Here, the government asserts that inasmuch as the subpoenas were served upon the DEA, Hill, and Pittorf, the agents involved in the underlying investigation and the District Attorney seeking documents relating to an application for an eavesdrop warrant in this case (Docket No. 90 at pages 4-8) and that the subpoenas seek documents and information that would be privileged material (Docket No. 90 at page 9). The government also notes that the District Attorney has expressly requested the United States Attorney's Office to bring a motion to quash the subpoena served upon the District Attorney. (See letter from Assistant District Attorney Mary Beth DePasquale dated May 19, 2011; Docket No. 86-1).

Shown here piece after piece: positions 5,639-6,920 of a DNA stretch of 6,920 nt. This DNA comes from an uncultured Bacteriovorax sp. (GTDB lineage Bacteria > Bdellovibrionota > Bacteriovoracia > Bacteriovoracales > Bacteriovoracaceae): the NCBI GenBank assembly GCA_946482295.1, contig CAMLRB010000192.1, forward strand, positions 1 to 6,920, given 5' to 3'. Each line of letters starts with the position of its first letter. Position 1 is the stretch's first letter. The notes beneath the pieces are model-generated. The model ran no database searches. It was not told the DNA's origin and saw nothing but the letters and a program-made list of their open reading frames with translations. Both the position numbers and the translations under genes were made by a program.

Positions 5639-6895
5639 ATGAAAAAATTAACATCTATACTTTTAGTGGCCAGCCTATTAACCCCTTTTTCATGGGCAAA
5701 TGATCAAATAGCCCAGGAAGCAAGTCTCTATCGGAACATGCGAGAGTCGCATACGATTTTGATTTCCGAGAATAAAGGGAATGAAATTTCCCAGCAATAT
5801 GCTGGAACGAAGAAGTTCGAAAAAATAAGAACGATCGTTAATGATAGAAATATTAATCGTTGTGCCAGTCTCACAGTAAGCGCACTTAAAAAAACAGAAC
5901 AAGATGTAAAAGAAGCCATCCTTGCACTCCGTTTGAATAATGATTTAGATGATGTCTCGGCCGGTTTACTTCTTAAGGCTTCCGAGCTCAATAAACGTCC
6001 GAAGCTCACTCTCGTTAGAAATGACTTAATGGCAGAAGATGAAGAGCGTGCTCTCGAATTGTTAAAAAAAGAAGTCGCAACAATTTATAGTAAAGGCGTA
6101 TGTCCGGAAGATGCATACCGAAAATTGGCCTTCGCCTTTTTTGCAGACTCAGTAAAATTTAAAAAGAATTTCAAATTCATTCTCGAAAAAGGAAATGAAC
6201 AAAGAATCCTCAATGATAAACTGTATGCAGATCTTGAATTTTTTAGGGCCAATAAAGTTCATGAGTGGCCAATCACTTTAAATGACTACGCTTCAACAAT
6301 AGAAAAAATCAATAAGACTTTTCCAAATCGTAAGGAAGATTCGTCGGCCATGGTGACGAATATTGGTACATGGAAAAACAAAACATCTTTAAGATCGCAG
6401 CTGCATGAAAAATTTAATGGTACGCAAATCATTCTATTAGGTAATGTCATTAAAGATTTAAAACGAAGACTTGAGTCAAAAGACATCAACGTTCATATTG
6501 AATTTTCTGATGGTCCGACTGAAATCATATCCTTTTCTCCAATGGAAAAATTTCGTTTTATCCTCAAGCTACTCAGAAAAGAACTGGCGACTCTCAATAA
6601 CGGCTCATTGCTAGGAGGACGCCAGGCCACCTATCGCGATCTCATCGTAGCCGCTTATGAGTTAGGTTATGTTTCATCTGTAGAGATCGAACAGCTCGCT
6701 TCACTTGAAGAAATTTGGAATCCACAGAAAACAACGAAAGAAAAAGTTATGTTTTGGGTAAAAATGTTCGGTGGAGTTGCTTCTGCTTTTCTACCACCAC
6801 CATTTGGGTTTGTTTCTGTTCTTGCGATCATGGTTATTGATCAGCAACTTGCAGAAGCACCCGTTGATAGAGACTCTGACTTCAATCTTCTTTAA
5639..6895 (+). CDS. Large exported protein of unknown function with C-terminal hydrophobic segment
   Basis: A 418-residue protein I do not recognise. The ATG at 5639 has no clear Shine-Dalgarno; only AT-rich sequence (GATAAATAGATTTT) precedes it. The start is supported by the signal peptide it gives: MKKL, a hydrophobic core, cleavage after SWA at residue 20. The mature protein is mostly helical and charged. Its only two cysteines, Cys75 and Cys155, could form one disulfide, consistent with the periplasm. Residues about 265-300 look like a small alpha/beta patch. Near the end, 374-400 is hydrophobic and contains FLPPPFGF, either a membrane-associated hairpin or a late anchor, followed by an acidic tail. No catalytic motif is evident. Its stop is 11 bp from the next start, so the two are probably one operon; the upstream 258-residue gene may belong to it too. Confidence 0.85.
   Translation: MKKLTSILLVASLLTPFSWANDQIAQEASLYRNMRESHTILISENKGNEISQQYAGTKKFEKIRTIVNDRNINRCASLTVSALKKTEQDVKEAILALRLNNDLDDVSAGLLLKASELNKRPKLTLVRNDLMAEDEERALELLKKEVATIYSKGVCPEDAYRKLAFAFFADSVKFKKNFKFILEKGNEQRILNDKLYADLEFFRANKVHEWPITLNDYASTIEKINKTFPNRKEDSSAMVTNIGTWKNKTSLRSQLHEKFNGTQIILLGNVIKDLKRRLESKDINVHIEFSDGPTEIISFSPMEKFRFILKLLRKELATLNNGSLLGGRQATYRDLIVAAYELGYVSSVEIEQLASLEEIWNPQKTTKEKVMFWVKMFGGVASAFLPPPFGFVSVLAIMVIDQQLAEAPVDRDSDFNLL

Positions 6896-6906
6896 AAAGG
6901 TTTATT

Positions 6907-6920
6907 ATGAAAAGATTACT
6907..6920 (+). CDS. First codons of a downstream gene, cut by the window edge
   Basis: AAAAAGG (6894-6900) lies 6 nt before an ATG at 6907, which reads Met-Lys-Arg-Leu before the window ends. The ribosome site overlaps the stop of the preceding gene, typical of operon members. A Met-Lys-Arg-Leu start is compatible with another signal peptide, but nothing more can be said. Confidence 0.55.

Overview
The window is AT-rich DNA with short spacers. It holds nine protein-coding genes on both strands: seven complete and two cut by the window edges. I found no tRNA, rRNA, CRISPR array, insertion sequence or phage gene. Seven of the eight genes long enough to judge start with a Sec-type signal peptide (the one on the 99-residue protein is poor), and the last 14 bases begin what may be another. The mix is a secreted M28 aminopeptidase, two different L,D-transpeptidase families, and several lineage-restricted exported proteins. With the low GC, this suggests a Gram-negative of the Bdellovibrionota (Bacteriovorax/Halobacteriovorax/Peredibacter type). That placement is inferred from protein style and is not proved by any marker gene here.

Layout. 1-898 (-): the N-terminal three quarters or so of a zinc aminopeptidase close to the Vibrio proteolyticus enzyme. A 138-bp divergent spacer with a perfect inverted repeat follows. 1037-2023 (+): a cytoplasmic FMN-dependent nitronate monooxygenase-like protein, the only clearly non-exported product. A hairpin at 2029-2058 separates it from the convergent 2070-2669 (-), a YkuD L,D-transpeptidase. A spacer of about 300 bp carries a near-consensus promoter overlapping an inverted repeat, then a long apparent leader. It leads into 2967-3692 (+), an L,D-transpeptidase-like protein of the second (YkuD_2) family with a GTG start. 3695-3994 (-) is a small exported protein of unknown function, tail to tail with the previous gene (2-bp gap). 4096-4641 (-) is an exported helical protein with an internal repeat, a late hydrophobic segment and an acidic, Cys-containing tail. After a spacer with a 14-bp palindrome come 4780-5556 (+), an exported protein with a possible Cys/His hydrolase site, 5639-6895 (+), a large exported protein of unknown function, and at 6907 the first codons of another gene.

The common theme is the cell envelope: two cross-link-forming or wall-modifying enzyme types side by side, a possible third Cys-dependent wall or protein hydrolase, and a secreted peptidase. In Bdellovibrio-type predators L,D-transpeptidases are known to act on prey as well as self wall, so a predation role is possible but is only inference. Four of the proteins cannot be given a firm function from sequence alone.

Inasmuch as the government has demonstrated that its legitimate interest in the underlying prosecution may be affected by the subpoenas and that the material sought may be subject to a privilege, the government has standing to bring the instant motions to quash. Notwithstanding, for the following reasons, the Court has determined that a continued hearing is necessary to address the merits of the respective motions to quash.